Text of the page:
“This is not a feminist development... It’s a generational development. The people seeing these new movies find values more aspirational than gender.”Unsurprisingly, I agree with Jeff, though Feminists and humans overall should be excited that there is FINALLY an animated film with a living mother in it and a female heroine and that it has been produced by the distribution Juggernaut that is Hollywood without taking away the joy that can come with those features.
The most important review comes from my daughter and her best friend (both 5); both agreed that it was quite scary, but also amazing, beautiful and that they loved it.
With all that in mind I'm going to try and write a few reasons I enjoyed the movie without using Spoilers or breaking into tears. Spoiler: This movie may very well bring you to tears, I cried, my daughter cried, we all cried, it was awesome.
1. A Highly Resonant Mother-Daughter Story
If you can think off some offhand, throw them into the comments because I have been struggling to remember some.
The fact that Queen Elinor is as central to the story as Merida is refreshing and needed in the story landscape that kids are exposed to and both the mother and daughter came off as nuanced and honest, both flawed, both trying their best and both loving, caring creatures.
2. A Legend without a Messiah Complex
A problem I often find when people discuss legends is that, especially when writing them, the protagonist seems to fall into the position of "the most important person who has ever lived or will ever live in this story world." Merida is amazing, her story is great, but it fits into a tapestry of myth and legend larger than any one individual story and this is also fantastically refreshing.
This is not to say Merida isn't the hero of her own story, she is. Or that she doesn't profoundly change the world around her, she does. But she doesn't have to be a unique superhero to do it. Fate has conspired to give her her position and skills, but she's not the only person with any inner strength or power.
When secondary characters are off-screen, their lives continue. The world of Brave has a past, present and future and it is filled with interesting ideas just outside of view. As a personal point of order, I want to point out that some of the stories being explored in publishing are adaptations of the film, and some are other stories about Merida. These seem to be mostly baby steps in transmedia storytelling, but it is a start, and Brave has a lot more paths to explore.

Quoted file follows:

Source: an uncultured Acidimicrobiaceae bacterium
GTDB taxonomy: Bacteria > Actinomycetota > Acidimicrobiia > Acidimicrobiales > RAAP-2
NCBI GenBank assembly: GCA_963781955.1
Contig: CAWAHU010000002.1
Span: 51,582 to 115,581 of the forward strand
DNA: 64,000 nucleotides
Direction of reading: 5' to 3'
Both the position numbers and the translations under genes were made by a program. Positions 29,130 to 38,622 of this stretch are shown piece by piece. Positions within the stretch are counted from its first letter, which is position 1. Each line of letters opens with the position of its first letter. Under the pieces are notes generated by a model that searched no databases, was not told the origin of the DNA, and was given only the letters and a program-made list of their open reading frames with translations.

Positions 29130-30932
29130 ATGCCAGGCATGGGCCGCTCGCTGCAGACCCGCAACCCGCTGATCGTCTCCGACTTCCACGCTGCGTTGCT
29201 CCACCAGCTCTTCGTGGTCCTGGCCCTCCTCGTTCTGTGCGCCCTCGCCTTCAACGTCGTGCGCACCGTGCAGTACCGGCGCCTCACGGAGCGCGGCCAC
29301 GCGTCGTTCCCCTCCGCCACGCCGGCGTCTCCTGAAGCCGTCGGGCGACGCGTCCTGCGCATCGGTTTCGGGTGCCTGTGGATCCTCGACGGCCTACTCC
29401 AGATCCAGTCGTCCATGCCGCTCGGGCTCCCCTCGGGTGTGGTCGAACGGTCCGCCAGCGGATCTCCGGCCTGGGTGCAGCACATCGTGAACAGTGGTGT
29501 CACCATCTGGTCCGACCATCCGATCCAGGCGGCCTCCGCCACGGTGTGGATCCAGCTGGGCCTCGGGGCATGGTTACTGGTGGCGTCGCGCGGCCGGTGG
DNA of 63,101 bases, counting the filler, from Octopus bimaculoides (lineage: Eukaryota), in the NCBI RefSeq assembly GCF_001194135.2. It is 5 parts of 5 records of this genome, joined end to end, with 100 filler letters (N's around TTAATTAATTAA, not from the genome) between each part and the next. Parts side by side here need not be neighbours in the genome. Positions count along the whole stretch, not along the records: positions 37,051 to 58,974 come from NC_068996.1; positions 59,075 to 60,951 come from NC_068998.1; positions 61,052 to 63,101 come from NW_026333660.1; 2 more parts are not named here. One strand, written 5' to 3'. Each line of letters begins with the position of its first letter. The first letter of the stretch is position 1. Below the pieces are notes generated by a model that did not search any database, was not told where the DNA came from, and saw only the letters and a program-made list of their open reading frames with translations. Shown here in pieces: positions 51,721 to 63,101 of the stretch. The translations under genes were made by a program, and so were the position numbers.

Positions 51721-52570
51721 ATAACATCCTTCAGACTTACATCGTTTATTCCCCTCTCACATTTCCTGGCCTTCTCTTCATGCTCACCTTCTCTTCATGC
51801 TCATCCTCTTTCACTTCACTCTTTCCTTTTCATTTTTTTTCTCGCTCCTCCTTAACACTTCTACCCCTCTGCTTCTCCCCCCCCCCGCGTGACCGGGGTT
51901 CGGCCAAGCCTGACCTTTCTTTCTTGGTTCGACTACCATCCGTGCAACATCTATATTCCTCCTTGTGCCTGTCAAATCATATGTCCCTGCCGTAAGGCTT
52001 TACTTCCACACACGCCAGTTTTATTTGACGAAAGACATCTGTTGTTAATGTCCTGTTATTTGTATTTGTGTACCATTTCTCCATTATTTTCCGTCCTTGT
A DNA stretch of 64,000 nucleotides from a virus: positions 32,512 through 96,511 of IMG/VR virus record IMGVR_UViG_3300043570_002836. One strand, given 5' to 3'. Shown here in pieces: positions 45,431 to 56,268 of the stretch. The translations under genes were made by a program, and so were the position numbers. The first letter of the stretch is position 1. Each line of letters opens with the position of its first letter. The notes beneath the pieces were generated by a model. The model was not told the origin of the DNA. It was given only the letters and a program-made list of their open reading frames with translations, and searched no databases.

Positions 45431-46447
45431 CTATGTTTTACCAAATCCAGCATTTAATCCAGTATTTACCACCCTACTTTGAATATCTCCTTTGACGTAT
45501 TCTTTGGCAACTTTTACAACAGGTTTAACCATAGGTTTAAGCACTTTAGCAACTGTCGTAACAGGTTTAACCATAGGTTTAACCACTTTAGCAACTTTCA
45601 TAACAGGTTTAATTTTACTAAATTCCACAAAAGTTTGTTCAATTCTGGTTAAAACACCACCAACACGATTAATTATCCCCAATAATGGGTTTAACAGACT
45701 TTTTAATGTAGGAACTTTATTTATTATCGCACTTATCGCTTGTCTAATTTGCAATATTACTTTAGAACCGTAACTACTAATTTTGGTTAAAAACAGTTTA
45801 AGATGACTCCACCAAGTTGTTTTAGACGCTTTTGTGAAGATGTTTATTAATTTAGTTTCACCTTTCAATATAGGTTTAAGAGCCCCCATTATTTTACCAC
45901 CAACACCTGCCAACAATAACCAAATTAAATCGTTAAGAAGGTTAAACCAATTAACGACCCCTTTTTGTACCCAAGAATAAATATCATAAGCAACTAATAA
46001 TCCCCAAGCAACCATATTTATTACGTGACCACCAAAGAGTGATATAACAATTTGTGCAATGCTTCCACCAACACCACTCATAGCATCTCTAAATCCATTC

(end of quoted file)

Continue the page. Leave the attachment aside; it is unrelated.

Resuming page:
3. A Magical World without Overbearing Explanation
You know who loves a thorough, in depth magical system in a fictional storyworld? Me. I would go out on a limb and say I am one of the people in the world MOST interested in how magical systems exist in story worlds and how they're executed and the minutia of their development and internal narratives. I literally will read thesises on these. But, when I'm watching a movie or reading a book or enjoying a story, sometimes it's more important to know that something is important because the characters do. Sometimes, often, you don't need to pause the plot to elaborate on the ethnographic impact of a specific mythical creature.
There are ways to look into those details later. For instance, Wil o' Wisps and Stone Circles have reams and reams and tomes and tomes of legends and analysis and fantastic stories you can read to learn about them. You can do that homework outside an 88 minute feature. Brave doesn't slow down the story to explain what it's doing, it lets the world exist and be explored without belaboring the point (which I just did), and the story is much more mysterious and exciting and thrilling for it.
Brave has a very clear protagonist, and a central storyline that revolves around two women. Vital to their lives and the fantastic lushness of the story are the men in their lives and the characters around them from the wider world. The core family includes a wacky Dad, who genuinely cares about the ladies in his life but also seems realistically on both of their sides. The little brothers are 100% competent even though they have superhuman pastry-thieving skills and pull together in trouble, protecting and aiding those around them.
These characters are funny, they're playful and at times wacky. The characters from the wider world play on clear stereotypes, but unlike many secondary characters, the manage to all have some nuance and motivations and desires all their own. Beyond their silly exteriors they all manage to be able to make their own decisions and to have lives outside the immediate sphere of the main character.
While I am highly interested in some male perspectives on these characters, the reality is that these characters were well considered and came off as silly, but none of them did anything that came off as blatantly idiotic or even worse, out of character for plot's sake alone.
5. Setting that advances the story without telling the story for you
While there is plenty of action in Brave, my daughter didn't crawl on my lap for support because of a violent battle. She got scared because the amazingly beautifully animated setting made excellent use of the moody mists and twilight. The mood set tones rather than overpowering the story with its grandeur. The land is one of myth and legend where it clearly looks like there's a magical creature in every glen, but also, a place where you can imagine camping and hiking and living.
The world is one that is realistic despite the stylised animation and the moods established prove that Pixar is still at the leading edge of visual storytelling above all others.
I loved Brave, I'm so excited that this story is in the world. I'm really looking forward to hearing what other people think of it and to argue with me on points that they disagree on. That said, I couldn't be more pleased that Merida and Queen Elinor were characters I got to share with my daughter while she's still young.